Anna’s Favorite Raptor

Peregrine Falcon talk at CRC

Freya and her handler meet the first graders. (Photo: David Ozab)

The peregrine falcon. Here’s a description of this amazing bird from the Cascades Raptor Center.

A large, dark, powerful falcon with long, pointed wings and a long, narrow, tapered tail. Plumage is similar between the sexes, but females are larger.

The Peregrine Falcon has a black hood that extends down along the side of the head in a distinctive wide mustache mark. Upper parts of the bird are a dark slate-gray and lightly barred; underparts are a whitish color at the throat, shading to a buffy color with elongated spots on the chest, and more dark barring across the abdomen; legs and feet of the adult are bright yellow. Like all other members of the falcon family, the Peregrine has a distinct notch in the upper mandible for cervical dislocation of its prey.

This falcon flies with smooth, shallow, powerful wing beats, often soaring high with wings out flat and tail fanned when searching for prey, then diving and maneuvering at high speed to strike birds in midair. Peregrines are capable of gliding and flapping speeds up to 60 mph, and of reaching speeds up to 200 mph in spectacular dives called stoops.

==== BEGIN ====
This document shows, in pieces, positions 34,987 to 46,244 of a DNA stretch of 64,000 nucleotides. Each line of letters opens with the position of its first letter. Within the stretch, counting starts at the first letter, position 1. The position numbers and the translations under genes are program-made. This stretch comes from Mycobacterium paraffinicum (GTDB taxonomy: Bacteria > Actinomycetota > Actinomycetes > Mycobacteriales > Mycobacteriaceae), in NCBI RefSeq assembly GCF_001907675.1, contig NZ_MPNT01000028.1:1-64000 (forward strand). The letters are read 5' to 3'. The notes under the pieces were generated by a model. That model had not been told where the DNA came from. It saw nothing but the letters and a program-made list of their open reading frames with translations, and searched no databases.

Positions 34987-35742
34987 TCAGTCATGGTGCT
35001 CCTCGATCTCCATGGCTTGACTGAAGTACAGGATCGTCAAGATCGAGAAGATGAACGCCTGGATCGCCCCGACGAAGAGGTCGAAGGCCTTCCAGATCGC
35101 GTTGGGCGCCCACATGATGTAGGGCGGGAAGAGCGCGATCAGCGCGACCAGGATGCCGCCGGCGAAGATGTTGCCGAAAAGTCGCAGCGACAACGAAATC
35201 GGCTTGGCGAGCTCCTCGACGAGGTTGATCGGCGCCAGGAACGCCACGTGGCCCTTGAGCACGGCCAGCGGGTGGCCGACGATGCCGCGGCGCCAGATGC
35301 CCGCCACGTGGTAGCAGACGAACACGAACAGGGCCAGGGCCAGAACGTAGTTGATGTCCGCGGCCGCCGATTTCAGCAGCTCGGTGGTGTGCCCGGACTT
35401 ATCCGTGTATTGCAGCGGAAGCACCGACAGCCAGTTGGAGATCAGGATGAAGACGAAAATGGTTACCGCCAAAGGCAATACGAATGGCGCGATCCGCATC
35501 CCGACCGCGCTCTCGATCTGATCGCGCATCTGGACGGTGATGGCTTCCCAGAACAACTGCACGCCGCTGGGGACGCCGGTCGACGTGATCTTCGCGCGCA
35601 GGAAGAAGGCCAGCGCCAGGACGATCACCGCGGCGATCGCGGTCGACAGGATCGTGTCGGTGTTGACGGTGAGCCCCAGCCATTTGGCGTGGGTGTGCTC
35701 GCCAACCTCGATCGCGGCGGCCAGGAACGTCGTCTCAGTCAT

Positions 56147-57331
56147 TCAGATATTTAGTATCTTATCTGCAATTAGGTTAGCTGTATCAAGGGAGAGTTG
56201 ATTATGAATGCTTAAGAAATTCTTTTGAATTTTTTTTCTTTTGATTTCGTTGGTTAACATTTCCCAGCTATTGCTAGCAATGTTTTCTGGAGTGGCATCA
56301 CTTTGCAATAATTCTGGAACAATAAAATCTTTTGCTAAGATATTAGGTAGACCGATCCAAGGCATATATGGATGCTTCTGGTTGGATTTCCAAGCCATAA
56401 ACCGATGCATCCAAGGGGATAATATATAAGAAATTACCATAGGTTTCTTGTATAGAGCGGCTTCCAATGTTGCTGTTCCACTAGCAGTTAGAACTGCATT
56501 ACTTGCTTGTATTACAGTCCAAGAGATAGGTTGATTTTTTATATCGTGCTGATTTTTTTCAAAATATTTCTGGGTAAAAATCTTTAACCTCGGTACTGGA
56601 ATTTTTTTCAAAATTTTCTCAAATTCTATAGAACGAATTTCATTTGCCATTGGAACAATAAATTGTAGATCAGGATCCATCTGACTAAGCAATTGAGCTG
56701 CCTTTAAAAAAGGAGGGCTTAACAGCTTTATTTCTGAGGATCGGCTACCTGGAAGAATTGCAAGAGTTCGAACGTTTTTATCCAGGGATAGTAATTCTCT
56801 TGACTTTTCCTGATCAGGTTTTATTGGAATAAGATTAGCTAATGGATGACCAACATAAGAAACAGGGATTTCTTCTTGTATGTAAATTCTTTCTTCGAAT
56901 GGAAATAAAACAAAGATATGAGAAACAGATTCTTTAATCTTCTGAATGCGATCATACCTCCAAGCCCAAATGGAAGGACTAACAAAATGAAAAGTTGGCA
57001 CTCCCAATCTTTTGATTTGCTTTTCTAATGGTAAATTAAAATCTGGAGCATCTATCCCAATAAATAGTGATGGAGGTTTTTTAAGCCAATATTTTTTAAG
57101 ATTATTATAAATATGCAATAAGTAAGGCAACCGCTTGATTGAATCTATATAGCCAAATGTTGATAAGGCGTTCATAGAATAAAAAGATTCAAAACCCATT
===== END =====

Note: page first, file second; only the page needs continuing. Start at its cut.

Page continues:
We got to meet Freya, one of CRC’s resident falcons close up on Anna’s class field trip. We each took a photo.

Freya the peregrine falcon (taken with zoom lens)

Freya (Photo: David Ozab)

I was in the back and used the zoom lens on Julia’s camera. Anna didn’t need a zoom lens. She was in the front row and got to see Freya up close.

Closeup photo of Freya

“Peregrine falcon power!” (Photo: Anna Ozab)

When the keeper talked about the dark feathers under the falcon’s eyes and how they help her see—sort of like eye-black—Anna compared them to the dark stripes under the cheetahs eyes.

She learned that from her favorite TV show, Wild Kratts on PBS KIDS.

3 thoughts on “Anna’s Favorite Raptor

      • The PA Renn Faire has a falconer who used to come out (recently replaced by a different guy, no less cool).

        He had, one time, a gyrfalcon that he flew. He set that thing loose, no jesses, and had his lure out. The bird went clean up into the sun.. literally… you couldn’t look up to see it because it positioned itself right in the sun so you couldn’t look at it.

        Dude got out his lure… and BOOM! There was a bird. I mean, that thing was TRUCKING… From at least 1000 feet up, straight down and WHAM.

        I want one… daddy, buy me a falcon?


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